Depending on the intensity of the use of a room, the amount of carbon dioxide in the room air increases and the quality of it deteriorates considerably. The human body needs oxygen to function properly, and too much CO2 in the air prevents the body from absorbing oxygen. Sufficient quality, with the help of monitoring room air inside buildings, is therefore essential.
CO₂ Monitoring and Reducing CO₂
To ensure adequate indoor air quality, CO2 monitoring in buildings and interiors should be considered, both in offices, classrooms, daycare centres, hospitals, fitness studios and other public buildings, as well as in private living rooms and houses. There are various options for CO2 measurements in buildings and interiors. Ventilation systems or automatic ventilation systems that exchange and filter the air are recommended for measurements and additional automatic air exchange when the CO2 content in the room air is too high
Covid-19 and CO2
A CO2 measuring device cannot measure coronaviruses or aerosols. It shows the value of the concentration of carbon dioxide in the air and is therefore an indicator of the quality of the indoor air. However, since coronaviruses mainly spread in poorly ventilated rooms and thus the risk of infection increases, the measuring devices are a good way of checking the air in a room. Regular ventilation is one of the most important measures to remove potentially contagious aerosols from the room.
It’s a primary reason why the government is now funding all schools with CO2 monitors.
The risk of infection increases with amplified carbon dioxide content. Where there is a high concentration of CO2 there are a particularly large number of aerosols and germs. Scientists investigated the risk of infection with flu; 30 people were in a classroom in which one person had an acute flu for four hours. The result confirmed a higher risk of infection if the CO2 level was too high. Five people were infected at 1,000 ppm, 12 at 2,000 ppm and 15 people at 3,000 ppm.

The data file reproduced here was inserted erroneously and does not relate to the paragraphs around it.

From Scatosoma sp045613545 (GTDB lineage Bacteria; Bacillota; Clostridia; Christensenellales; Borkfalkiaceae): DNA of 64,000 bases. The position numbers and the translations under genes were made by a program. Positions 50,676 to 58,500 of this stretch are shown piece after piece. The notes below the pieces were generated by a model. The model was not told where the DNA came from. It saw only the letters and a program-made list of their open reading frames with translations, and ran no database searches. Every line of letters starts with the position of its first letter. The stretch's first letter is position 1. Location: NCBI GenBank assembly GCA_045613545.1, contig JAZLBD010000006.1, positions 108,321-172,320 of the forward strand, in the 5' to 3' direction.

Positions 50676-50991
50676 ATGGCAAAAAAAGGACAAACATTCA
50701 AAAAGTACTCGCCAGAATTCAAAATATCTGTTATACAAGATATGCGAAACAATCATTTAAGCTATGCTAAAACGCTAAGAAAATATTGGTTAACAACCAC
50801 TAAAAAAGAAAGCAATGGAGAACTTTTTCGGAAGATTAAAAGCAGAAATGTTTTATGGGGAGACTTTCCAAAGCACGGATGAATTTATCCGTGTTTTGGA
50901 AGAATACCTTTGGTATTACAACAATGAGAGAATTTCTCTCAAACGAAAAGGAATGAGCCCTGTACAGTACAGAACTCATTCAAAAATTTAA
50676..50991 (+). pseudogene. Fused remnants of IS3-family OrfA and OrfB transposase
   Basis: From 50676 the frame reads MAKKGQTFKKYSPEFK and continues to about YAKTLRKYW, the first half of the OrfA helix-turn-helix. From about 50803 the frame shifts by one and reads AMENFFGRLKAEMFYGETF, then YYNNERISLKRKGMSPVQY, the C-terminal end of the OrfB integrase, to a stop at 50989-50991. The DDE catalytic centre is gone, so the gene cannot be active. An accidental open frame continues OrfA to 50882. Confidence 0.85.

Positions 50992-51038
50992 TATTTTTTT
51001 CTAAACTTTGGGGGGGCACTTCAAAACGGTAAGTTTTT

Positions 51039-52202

CO2 is not the only criterion for a health assessment, but it is an important indicator for the overall situation. An air exchange helps to counteract the risk of too much CO2 concentration in the air we breathe.
In the cold season in particular, the windows are opened less often for ventilation. Germs and aerosols that can stay in the air for a particularly long time, for several hours, feel even more comfortable in the centrally heated air and spread throughout the premises. During a flu epidemic and pandemic, particular care should be taken to ventilate regularly. This creates an exchange of air that reduces the spread of viruses and germs and thus also lowers the risk of infection.
This can be counteracted by increased ventilation and monitoring with air purification or air filters. Too much CO2 is a warning that the room needs to be ventilated or have an air purifier or air treatment system activated.
CO2 measurement technology and measuring devices
At ECO Industry Solutions you have a range of measuring devices for monitoring the CO2 concentration in buildings and interiors such as classrooms, meeting rooms and all places where people are regularly present.
In times of the COVID-19, fresh, healthy air is crucial for a safe stay in closed rooms. As the CO2 concentration rises, so does the number of aerosols in the room air and thus the risk of a virus infection – it takes time to ventilate! Stay in control now with the new Eco Industry Solutions CO2 monitors: